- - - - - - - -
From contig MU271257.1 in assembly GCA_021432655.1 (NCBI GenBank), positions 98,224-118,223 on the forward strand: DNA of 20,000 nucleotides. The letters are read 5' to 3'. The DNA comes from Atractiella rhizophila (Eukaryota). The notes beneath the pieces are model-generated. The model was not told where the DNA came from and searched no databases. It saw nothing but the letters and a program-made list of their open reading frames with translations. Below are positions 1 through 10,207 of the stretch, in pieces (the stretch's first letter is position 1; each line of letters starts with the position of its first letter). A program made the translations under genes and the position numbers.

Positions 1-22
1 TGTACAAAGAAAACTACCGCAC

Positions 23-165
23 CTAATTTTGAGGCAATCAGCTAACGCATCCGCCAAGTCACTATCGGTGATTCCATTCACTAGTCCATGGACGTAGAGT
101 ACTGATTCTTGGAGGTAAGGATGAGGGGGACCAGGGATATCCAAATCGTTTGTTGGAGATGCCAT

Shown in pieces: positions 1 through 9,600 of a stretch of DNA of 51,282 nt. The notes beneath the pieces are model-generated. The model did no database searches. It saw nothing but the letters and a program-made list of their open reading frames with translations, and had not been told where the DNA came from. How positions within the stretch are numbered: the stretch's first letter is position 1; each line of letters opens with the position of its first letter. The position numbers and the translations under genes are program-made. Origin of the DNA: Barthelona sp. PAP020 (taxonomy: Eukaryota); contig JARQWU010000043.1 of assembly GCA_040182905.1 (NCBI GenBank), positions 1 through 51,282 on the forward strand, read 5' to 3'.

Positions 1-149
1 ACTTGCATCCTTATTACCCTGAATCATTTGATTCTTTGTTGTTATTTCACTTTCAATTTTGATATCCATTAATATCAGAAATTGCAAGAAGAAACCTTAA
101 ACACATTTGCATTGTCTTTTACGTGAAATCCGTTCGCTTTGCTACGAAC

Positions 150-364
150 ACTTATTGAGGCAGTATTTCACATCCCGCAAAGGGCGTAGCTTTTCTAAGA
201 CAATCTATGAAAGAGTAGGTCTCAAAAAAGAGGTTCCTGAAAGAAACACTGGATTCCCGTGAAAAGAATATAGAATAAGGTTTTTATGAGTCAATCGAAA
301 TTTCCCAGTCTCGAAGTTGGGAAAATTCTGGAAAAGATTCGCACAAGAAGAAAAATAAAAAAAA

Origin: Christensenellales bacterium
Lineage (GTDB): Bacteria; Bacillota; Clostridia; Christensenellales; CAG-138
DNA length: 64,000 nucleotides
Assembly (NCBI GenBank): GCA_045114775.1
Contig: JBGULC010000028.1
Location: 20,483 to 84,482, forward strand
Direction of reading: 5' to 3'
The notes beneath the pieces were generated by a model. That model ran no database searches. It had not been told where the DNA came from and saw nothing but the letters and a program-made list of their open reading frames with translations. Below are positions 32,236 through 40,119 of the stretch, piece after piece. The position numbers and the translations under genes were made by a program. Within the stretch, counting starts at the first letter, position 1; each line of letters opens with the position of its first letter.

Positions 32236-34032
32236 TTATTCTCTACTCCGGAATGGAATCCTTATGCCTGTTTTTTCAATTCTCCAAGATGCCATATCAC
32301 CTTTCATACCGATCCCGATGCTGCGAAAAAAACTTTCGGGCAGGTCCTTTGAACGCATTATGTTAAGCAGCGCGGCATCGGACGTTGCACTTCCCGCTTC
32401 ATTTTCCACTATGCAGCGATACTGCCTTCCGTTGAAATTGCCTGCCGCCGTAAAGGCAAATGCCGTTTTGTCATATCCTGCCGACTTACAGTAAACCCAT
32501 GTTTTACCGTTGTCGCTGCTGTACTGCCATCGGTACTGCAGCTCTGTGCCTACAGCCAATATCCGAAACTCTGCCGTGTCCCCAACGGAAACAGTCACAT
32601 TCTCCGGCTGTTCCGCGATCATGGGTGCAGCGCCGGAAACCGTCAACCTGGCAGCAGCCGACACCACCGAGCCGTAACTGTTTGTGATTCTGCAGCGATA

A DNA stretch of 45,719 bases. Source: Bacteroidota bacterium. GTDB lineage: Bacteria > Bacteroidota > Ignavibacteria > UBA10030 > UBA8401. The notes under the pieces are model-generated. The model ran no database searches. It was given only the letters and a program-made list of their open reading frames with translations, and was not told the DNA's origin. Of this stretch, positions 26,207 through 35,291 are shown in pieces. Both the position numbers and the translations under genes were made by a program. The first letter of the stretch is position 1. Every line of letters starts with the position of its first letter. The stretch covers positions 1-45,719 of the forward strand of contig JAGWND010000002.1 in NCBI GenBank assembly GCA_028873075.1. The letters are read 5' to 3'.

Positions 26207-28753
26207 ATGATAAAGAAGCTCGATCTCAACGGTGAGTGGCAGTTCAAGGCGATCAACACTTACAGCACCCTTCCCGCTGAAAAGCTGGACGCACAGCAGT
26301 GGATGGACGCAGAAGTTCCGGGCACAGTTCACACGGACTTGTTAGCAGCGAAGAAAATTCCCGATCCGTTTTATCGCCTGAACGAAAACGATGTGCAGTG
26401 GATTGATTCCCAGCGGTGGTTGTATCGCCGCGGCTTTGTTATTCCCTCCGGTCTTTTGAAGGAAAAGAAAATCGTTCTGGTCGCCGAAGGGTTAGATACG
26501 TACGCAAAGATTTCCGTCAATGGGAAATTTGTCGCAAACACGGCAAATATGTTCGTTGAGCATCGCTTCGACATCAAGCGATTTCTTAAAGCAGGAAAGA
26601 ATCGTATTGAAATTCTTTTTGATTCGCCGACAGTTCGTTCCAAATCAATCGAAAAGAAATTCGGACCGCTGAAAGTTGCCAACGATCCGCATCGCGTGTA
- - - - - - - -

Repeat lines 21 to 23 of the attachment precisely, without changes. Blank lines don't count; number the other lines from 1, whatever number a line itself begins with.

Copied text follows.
Direction of reading: 5' to 3'
The notes beneath the pieces were generated by a model. That model ran no database searches. It had not been told where the DNA came from and saw nothing but the letters and a program-made list of their open reading frames with translations. Below are positions 32,236 through 40,119 of the stretch, piece after piece. The position numbers and the translations under genes were made by a program. Within the stretch, counting starts at the first letter, position 1; each line of letters opens with the position of its first letter.

Positions 32236-34032